When Paul prays for “mercy” for the house of Onesiphorus (v.16) in this life, but for “mercy” for Onesiphorus himself in the next life at the Judgment Seat of Christ (v.18), we have to assume that he is dead and his family is still alive. Especially since Paul greets his family (IITim.4:19) but not him. So Paul was doubtless praying for the kind of mercy his household would need now that the breadwinner of the family was gone, the food kind of mercy (Ps.136:25).
In time past, God provided this kind of mercy in miraculous ways for the families of His servants (IIKi.4:1-7), but in the dispensation of grace God shows mercy through His people (Rom.12:8).
Why would Onesiphorus himself need mercy at the Judg-ment Seat of Christ? He is mentioned in context of those who departed from the faith (v.15), so we have to conclude he was one of the Asians who started strong but left the faith. Praying for mercy for his family shows a dispensational difference. In time past, men cursed the families of men who went astray (cf.IISam.3:29; Ps.109:10-12).
We don’t know how Onesiphorus “refreshed” Paul (v.16). Perhaps physically (cf.Ex.23:13) by doing things for him so he could rest. Perhaps emotionally, the kind of refreshing David needed after being cursed and stoned (IISam.16: 13,14). Paul was often cursed, and was once stoned! Perhaps Onesiphorus faithfully delivered some of Paul’s epistles (cf.Pr.25:13). Paul used men like Onesiphorus to deliver his epistles (Col.4:7), and women too (Rom.16:1,2). Perhaps he refreshed Paul in all of these ways, for he “oft” refreshed him. His name means “help-bringer,” and he certainly lived up to it!
Onesiphorus was not ashamed of Paul’s chain (v.16), i.e., his imprisonment. With these words, Paul is providing Timothy a good example, with these words coming right after telling Timothy not to be ashamed of him (1:8). When he says Onesiphorus sought him out “diligently” (v.17) and then later told Timothy to “diligently” seek him out (IITim.4:9,21), we know he was pressing this example. Paul wasn’t a baby that needed company, he just wanted to be sure Timothy grew a backbone. He knew if he didn’t stand for Paul before he died he wouldn’t stand for him afterward.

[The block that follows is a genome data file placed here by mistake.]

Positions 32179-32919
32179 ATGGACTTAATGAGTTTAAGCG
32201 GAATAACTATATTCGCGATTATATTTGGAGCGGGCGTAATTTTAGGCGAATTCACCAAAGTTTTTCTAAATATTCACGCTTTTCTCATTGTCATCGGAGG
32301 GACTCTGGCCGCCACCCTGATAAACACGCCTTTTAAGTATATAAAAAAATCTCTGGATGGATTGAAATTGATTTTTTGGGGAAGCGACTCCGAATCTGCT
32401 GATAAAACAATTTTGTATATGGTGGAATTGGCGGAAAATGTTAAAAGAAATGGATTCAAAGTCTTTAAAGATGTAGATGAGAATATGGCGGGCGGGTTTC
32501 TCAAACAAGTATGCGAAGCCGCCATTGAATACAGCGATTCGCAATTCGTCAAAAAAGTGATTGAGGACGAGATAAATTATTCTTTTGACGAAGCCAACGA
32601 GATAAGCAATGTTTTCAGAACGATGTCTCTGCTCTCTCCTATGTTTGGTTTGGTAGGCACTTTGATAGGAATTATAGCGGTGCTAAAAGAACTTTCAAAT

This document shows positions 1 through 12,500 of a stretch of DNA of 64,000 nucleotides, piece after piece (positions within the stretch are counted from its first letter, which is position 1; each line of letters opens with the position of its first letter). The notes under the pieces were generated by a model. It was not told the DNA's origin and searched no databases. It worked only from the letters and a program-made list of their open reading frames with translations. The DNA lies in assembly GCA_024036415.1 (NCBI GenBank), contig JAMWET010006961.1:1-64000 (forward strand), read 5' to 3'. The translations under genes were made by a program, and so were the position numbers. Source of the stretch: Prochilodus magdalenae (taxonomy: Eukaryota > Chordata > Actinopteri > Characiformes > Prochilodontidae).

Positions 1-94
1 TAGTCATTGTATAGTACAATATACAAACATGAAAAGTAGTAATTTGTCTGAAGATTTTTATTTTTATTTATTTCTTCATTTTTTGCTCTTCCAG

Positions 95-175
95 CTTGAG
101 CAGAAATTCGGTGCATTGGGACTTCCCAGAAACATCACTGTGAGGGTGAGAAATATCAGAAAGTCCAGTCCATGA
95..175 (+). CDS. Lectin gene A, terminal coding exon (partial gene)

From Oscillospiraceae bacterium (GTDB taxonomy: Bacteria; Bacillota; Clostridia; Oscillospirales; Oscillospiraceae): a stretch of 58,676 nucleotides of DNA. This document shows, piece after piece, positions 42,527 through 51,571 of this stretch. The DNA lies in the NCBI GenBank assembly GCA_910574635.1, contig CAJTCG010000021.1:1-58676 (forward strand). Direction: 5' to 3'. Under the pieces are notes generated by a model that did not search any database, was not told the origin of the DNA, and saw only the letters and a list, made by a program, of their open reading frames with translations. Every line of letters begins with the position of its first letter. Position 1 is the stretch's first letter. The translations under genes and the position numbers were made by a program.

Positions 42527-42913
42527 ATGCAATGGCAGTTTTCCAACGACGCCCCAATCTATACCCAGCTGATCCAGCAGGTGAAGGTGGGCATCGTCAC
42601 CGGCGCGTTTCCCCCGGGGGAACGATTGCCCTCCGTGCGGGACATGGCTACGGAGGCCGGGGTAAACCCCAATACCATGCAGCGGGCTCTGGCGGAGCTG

Finding Paul wouldn’t have been easy. In his second imprisonment he was in Caesar’s palace (Phil.1:13; 4:21,22), but his first imprisonment was in a hired house (Acts 28:30). There were about a million homes in Rome!
In Paul’s mind, Onesiphorus’ faithfulness in the past entitled him to mercy at the Judgment Seat, so he prayed for this. Mercy is when God doesn’t give us what we deserve (cf.Ezra 9:9,13). Onesiphorus deserved to lose rewards for his unfaithfulness, but Paul prayed he wouldn’t.
Prayers like that are not new. God honored a prayer like that in Deuteronomy 9:12-27 because Moses reminded God that He promised He’d make Abraham a great nation, not him, and He had to honor that. God remembered, of course, He was testing Moses to see if he remembered. And since he prayed according to God’s will, God let him “influence” His judgment. The same thing happened when Moses prayed that God wouldn’t allow His name to be reproached among the Gentiles (Numbers 14:12-20).
All that explains why God would let Paul “influence” His decision not to allow Onesiphorus to lose rewards. It is God’s will for faithful service to be rewarded. It is not God’s will to take away rewards if we stop being faithful. The only people who will “suffer loss” of rewards at the Judgment Seat of Christ are those who never earned any. They will suffer the loss of what they could have had. For men like that Paul prayed that they would get what they deserved (II Tim. 4:14,15). For men like Onesiphorus, Paul prayed like he prayed in II Timothy 4:16.
How’s that make you feel about your rewards? They are as eternally secure as you are! Nehemiah wasn’t sure about his rewards (Nehemiah 13:14), but you can be sure of yours. You’ve got God’s Word on it!